Friday, August 12, 2011

The Babysitters

When's the last time we had a movie review on this blog, hey?

I discovered this little gem on Netflix a couple of nights ago, and was shocked at how great it is, because I'd never even heard of it before. On its surface, the film isn't much different from any other naughty babysitter premise. Shirley babysits for young-ish couple. Cute dad Michael (John Leguizamo) drives her home one night, and they end up making out. When it happens again and they end up having sex, Michael feels guilty and gives her $200 instead of whatever her usual paltry babysitting fee might have been.

At this point, The Babysitters veers off the usual formula slightly, as Shirley (played beautifully by the gangly, long-faced Katherine Waterston, who towers a full head above Leguizamo) embraces her entrepreneurial side and makes a business of it, enlisting her friends to "babysit" for Michael's friends. Madam Shirley operates her brothel through cell phone calls and notes left in her school locker, taking 20% from her girls and maintaining a neat calendar of appointments on her computer. Obviously, this idyllic situation cannot last, and like any good mafia movie, The Babysitters sets Shirley up for a fall.

By far the most refreshing thing about The Babysitters is the fact that the cast of teenage girls looks extremely plausibly teenage. Their mostly make-up free faces, awkwardly developing bodies, ordinary clothes (Shirley seems to live in not-so-tight jeans and borderline-frumpy sweaters) make them seem so real, and so much more like actual children than hot fantasy babes, and this gives the entire film a truly creepy tone.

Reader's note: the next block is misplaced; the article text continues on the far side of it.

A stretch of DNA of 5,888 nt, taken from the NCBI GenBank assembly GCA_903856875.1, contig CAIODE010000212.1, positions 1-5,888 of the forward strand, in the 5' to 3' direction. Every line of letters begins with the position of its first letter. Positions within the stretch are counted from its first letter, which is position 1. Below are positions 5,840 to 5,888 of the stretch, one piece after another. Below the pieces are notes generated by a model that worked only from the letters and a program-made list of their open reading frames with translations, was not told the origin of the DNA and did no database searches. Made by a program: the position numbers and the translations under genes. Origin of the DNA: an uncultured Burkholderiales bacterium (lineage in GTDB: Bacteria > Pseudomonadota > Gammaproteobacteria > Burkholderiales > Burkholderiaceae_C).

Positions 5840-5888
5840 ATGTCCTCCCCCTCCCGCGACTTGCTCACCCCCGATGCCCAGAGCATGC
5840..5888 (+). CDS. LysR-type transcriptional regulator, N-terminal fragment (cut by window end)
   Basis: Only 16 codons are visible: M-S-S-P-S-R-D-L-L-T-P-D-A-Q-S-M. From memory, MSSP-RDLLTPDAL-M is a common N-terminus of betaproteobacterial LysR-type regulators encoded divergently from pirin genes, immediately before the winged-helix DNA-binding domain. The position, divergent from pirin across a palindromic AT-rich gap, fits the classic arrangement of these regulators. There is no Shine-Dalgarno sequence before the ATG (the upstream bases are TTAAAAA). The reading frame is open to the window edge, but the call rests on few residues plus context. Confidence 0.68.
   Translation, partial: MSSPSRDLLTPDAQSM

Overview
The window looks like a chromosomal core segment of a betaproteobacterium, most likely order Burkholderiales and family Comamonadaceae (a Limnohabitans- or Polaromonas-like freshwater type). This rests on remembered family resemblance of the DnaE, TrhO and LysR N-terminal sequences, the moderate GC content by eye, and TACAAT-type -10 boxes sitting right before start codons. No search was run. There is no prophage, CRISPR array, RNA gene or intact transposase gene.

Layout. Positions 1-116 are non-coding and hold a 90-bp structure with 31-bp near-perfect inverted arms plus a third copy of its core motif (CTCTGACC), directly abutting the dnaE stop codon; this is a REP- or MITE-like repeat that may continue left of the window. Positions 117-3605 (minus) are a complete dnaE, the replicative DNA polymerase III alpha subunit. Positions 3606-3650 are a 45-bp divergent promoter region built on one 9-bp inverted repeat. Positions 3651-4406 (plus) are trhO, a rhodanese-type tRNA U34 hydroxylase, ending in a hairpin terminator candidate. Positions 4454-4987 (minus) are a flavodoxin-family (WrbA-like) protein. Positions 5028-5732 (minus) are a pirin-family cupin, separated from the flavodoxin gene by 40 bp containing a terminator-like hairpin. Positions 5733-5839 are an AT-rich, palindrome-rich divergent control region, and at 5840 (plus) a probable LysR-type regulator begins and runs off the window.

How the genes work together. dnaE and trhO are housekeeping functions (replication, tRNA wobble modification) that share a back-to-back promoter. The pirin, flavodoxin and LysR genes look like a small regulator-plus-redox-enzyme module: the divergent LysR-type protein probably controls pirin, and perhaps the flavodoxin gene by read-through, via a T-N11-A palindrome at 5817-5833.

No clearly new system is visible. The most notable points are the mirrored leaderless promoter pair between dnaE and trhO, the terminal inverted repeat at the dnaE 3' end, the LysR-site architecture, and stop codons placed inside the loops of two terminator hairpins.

These girls are, on the one hand, totally in charge of their own mini empire. On the other hand, they are in entirely over their heads and embroiled in a self-destructive and downright depressing misadventure. As Shirley struggles to keep control of the business she's built (battling other girls' rival startups, and the like), Michael starts to have misgivings, feeling more and more guilt about the monster he helped to created. The film treats Michael's love for Shirley as real, but thankfully doesn't give him much sympathy for it - after all, what kind of moral high ground can a father of two who's fucking his teenage babysitter really have, regarding her lucrative prostitution business?

A funny and at times really disturbing plot is elevated to 'awesome status' by brilliantly realistic casting and a pull-no-punches approach to treating everyone as equally bad, guilty, and deserving of some kind of punishment. No one gets away easy in The Babysitters, which is as it should be.

No comments: